Investigating Stoichiometry with Carbonic Acid Salts
Testing the actual yield versus the theoretical yield of NaCl when HCl is titrated into Na2CO3 and NaHCO3. When 0.15g of both NaHCO3 and Na2CO3 are titrated with HCl, then 0.165g of NaCl should form from the NaHCO3, and 0.104g of NaCl should form from the 0.15g of Na2CO3.
Weigh 2 samples of 0.15g of dried unknown each, and dissolve each into 50mL of distilled water.
Add 0.5 to 1mL of bromocresol green indicator until the solution turns blue.
Titrate the HCl until it turns green.
Gently heat and boil out the CO2. It should turn blue again.
Continue the titration until it turns yellow.
Heat the solution and let the water evaporate.
Weigh the glassware with the solid formed at the bottom, NaCl.
Dispose of the NaCl, rinse and dry the glassware. Weigh the empty glassware and record.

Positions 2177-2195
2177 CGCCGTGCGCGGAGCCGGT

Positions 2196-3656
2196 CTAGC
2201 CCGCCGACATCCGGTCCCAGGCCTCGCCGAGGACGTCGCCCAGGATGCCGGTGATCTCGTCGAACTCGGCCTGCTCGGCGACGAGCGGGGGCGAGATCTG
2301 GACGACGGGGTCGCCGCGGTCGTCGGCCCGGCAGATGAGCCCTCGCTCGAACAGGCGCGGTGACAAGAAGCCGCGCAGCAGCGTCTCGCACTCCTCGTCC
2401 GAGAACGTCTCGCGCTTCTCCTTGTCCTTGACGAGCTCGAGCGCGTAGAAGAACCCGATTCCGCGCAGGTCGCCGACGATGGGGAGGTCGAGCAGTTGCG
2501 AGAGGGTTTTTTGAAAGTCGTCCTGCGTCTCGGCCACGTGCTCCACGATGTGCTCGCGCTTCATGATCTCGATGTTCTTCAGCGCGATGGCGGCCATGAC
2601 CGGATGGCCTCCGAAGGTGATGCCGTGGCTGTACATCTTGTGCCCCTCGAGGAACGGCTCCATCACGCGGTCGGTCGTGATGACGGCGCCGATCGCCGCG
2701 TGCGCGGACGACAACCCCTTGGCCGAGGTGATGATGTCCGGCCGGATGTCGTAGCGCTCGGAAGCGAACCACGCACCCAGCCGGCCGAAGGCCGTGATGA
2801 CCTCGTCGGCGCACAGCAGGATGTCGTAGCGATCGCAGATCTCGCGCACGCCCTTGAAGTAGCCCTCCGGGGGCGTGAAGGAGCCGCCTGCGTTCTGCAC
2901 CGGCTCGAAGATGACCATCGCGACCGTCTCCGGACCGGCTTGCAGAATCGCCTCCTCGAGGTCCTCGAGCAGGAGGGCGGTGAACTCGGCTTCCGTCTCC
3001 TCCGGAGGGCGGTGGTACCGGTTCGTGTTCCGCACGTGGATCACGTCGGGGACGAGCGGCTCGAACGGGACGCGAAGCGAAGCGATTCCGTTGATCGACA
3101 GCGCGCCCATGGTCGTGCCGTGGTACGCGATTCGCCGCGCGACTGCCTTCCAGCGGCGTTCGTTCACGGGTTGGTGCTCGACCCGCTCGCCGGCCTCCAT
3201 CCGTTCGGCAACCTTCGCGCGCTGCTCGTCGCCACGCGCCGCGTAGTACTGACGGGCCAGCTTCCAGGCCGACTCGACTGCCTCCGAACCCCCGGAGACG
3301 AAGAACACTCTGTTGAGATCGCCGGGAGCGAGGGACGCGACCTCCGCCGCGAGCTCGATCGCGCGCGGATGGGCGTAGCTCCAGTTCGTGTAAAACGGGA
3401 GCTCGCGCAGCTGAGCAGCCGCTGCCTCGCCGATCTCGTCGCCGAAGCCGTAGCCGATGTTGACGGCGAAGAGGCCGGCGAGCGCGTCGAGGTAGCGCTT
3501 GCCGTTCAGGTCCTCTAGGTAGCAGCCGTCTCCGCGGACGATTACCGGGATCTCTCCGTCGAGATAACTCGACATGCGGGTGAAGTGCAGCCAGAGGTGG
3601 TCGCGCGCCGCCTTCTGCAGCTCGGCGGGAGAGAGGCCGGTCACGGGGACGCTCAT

Find the difference from 5 and 6.
Do this for both flasks.
In table 1.1, the mixture of HCl and unknown sample 1 were combined. It took about 19.5mL of HCl to turn the solution yellow, after heating and evaporating the water from the solution, the glassware with the NaCl weighed 92.84g. When the glassware was weighed again after the NaCl was washed out, it was 92.69g. There was 0.15g of NaCl that had formed.
In table 1.2, the mixture of HCl and unkown sample 2 were combined. It took 40mL of HCl to turn the solution yellow, after the heating and evaporation of the water, the glassware with the NaCl weighed 76.38g. When the glassware was weighed again after the NaCl was washed out, it was 76.24g. There was 0.14g of NaCl that had formed.
The results for example 2 might have been off, when titrating the solution we added too much HCl and turned the solution yellow instead of green. So instead of boiling the solution until it turned blue again, we had to boil the solution to evaporate the water. That may have thrown off the amount of NaCl that was supposed to form after the water